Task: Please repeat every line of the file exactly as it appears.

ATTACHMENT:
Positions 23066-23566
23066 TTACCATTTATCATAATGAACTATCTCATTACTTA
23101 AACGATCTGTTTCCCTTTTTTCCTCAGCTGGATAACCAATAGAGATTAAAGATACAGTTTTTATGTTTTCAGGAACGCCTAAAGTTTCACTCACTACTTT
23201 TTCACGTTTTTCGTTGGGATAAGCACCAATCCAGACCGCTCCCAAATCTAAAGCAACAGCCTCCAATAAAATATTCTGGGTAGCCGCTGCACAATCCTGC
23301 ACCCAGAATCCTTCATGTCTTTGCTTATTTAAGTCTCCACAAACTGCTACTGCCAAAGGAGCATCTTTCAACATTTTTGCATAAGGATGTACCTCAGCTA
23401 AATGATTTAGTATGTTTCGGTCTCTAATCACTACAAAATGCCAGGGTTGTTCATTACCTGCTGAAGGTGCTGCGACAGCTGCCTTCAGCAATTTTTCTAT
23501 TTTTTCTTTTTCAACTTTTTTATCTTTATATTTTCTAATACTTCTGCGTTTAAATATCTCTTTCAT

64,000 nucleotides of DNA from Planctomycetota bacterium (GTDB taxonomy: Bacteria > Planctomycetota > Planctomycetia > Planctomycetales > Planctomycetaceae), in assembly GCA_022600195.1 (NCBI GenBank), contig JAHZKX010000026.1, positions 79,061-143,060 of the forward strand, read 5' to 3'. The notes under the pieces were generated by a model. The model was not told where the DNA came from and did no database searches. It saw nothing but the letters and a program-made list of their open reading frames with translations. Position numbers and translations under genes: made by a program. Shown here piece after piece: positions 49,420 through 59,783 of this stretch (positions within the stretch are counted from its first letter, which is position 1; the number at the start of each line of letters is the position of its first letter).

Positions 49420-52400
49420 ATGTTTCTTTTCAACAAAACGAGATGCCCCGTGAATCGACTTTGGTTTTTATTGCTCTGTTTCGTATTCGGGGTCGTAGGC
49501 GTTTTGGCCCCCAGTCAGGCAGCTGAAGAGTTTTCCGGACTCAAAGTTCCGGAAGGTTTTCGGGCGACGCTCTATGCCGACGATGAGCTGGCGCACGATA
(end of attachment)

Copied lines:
Positions 23066-23566
23066 TTACCATTTATCATAATGAACTATCTCATTACTTA
23101 AACGATCTGTTTCCCTTTTTTCCTCAGCTGGATAACCAATAGAGATTAAAGATACAGTTTTTATGTTTTCAGGAACGCCTAAAGTTTCACTCACTACTTT
23201 TTCACGTTTTTCGTTGGGATAAGCACCAATCCAGACCGCTCCCAAATCTAAAGCAACAGCCTCCAATAAAATATTCTGGGTAGCCGCTGCACAATCCTGC
23301 ACCCAGAATCCTTCATGTCTTTGCTTATTTAAGTCTCCACAAACTGCTACTGCCAAAGGAGCATCTTTCAACATTTTTGCATAAGGATGTACCTCAGCTA
23401 AATGATTTAGTATGTTTCGGTCTCTAATCACTACAAAATGCCAGGGTTGTTCATTACCTGCTGAAGGTGCTGCGACAGCTGCCTTCAGCAATTTTTCTAT
23501 TTTTTCTTTTTCAACTTTTTTATCTTTATATTTTCTAATACTTCTGCGTTTAAATATCTCTTTCAT

64,000 nucleotides of DNA from Planctomycetota bacterium (GTDB taxonomy: Bacteria > Planctomycetota > Planctomycetia > Planctomycetales > Planctomycetaceae), in assembly GCA_022600195.1 (NCBI GenBank), contig JAHZKX010000026.1, positions 79,061-143,060 of the forward strand, read 5' to 3'. The notes under the pieces were generated by a model. The model was not told where the DNA came from and did no database searches. It saw nothing but the letters and a program-made list of their open reading frames with translations. Position numbers and translations under genes: made by a program. Shown here piece after piece: positions 49,420 through 59,783 of this stretch (positions within the stretch are counted from its first letter, which is position 1; the number at the start of each line of letters is the position of its first letter).

Positions 49420-52400
49420 ATGTTTCTTTTCAACAAAACGAGATGCCCCGTGAATCGACTTTGGTTTTTATTGCTCTGTTTCGTATTCGGGGTCGTAGGC
49501 GTTTTGGCCCCCAGTCAGGCAGCTGAAGAGTTTTCCGGACTCAAAGTTCCGGAAGGTTTTCGGGCGACGCTCTATGCCGACGATGAGCTGGCGCACGATA